Mihir Shah is the co-founder and CEO of StorCentric. For over 20 years, he has gained “leadership experience in M&A, finance and technology.”
Previously, Mihir Shah has “served as VP of Corporate Development and Strategy at Brocade.” He has also held “sales and corporate development roles at IBM.”
Mihir Shah has earned his bachelor’s degree from the University of Southern California. Later, he received an MBA from the University of California, Irvine. Then he went on to get his postgraduate degree from Wharton School at University of Pennsylvania.
Before becoming an entrepreneur, Mihir Shah lived “in several parts of the United States as my father was finishing up his medical training.”
When his family settled in California, Mihir Shah became interested in technology. Then he began his career in “investment banking and private equity.” Then he worked at IBM, where he “held roles in Corporate Development, Finance and Sales.”
After IBM, Mihir Shah went to Brocade, where he worked as “Managing Director and VP of the Corporate Development & Strategy.”
Mihir Shah was also “responsible for setting the strategic direction of the company, M&A, and venture capital investments.”
With StorCentric, Mihir Shah led development and procurement of a “set of solutions that fulfill the need for managing the data management of on-premises, cloud and hybrid storage environments.”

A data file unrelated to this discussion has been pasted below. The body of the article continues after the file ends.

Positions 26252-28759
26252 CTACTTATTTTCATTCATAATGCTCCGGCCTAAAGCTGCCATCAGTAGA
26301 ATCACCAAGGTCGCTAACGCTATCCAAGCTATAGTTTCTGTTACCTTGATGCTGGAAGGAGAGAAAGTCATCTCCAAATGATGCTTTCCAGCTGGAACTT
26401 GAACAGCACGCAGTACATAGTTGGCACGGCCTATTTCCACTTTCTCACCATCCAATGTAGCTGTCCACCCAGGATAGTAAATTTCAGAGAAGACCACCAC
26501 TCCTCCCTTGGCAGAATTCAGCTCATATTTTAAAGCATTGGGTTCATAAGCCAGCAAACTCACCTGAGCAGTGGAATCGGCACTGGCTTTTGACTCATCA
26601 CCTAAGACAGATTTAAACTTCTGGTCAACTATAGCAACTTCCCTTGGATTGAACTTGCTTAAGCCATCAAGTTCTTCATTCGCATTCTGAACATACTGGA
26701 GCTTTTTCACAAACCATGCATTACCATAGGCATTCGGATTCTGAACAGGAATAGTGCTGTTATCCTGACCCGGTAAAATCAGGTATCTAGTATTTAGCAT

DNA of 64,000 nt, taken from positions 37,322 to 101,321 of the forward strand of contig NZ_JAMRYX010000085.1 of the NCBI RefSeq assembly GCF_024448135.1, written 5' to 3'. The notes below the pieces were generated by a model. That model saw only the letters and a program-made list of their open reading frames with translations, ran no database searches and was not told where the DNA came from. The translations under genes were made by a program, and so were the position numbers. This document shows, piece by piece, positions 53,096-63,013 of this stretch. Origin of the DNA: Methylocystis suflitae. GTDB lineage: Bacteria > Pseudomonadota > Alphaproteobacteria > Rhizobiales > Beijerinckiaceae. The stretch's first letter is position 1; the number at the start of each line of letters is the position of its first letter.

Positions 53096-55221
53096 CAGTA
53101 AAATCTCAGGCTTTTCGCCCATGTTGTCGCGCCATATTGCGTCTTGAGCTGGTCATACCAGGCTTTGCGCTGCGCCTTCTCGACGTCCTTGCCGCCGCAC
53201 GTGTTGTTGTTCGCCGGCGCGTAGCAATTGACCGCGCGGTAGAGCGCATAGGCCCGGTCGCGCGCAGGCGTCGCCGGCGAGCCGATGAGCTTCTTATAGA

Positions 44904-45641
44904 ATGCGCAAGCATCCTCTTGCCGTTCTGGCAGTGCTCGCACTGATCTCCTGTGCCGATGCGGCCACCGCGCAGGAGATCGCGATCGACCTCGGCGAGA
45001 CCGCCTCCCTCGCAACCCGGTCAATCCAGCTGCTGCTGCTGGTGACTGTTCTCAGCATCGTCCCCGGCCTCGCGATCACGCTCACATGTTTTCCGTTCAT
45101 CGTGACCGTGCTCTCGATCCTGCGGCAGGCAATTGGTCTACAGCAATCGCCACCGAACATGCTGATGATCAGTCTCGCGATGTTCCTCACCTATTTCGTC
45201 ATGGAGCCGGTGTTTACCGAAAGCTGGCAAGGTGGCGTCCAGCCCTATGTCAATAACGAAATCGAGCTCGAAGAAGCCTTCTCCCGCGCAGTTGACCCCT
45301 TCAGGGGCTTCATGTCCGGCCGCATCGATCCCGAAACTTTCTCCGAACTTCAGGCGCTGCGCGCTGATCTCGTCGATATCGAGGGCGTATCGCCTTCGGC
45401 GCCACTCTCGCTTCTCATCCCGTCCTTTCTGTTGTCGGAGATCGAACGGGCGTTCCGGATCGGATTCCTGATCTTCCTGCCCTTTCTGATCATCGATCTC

I have always had an interest in technology particularly the explosive data growth we are seeing today. Mihir Shah, StorCentric
Jerome Knyszewski: Thank you so much for joining us in this interview series! Before we dive in, our readers would love to “get to know you” a bit better. Can you tell us a bit about your ‘backstory’ and how you got started?
Mihir Shah: I was born in India and as a family of immigrants, we lived in several parts of the United States as my father was finishing up his medical training. We eventually settled in California, which being a hub for innovation and technology, helped shaped my interests. I started my career in investment banking and private equity and also held roles in Corporate Development, Finance and Sales at IBM. After IBM, I was at Brocade as Managing Director and VP of the Corporate Development & Strategy and responsible for setting the strategic direction of the company, M&A, and venture capital investments.
Jerome Knyszewski: What was the “Aha Moment” that led to the idea for your current company? Can you share that story with us?
Mihir Shah: I have always had an interest in technology particularly the explosive data growth we are seeing today. My “Aha Moment” was when I realized as companies grew in size, the focus on customer experience would tend to drop. The market was lacking a data storage management company with a holistic approach to data management with battle tested, high-quality solutions with a focus on customer experience. StorCentric has developed and acquired a set of solutions that fulfill the need for managing the data management of on-premises, cloud and hybrid storage environments.
Jerome Knyszewski: Can you tell us a story about the hard times that you faced when you first started your journey? Did you ever consider giving up? Where did you get the drive to continue even though things were so hard?
Mihir Shah: StorCentric has had a rapid pace of acquisitions, and integration from a cultural, technological and operational view can be a challenge. However, we have cultivated a team that understands our strategy and a playbook with a rigorous due diligence process to mitigate these risks. The drive to continue is difficult to pinpoint, but some of it is experiences, the drive of my immigrant parents and just knowing that difficult times will indeed pass. One book I recommend to everyone is “The Hard Thing About Hard Things” by Ben Horowitz.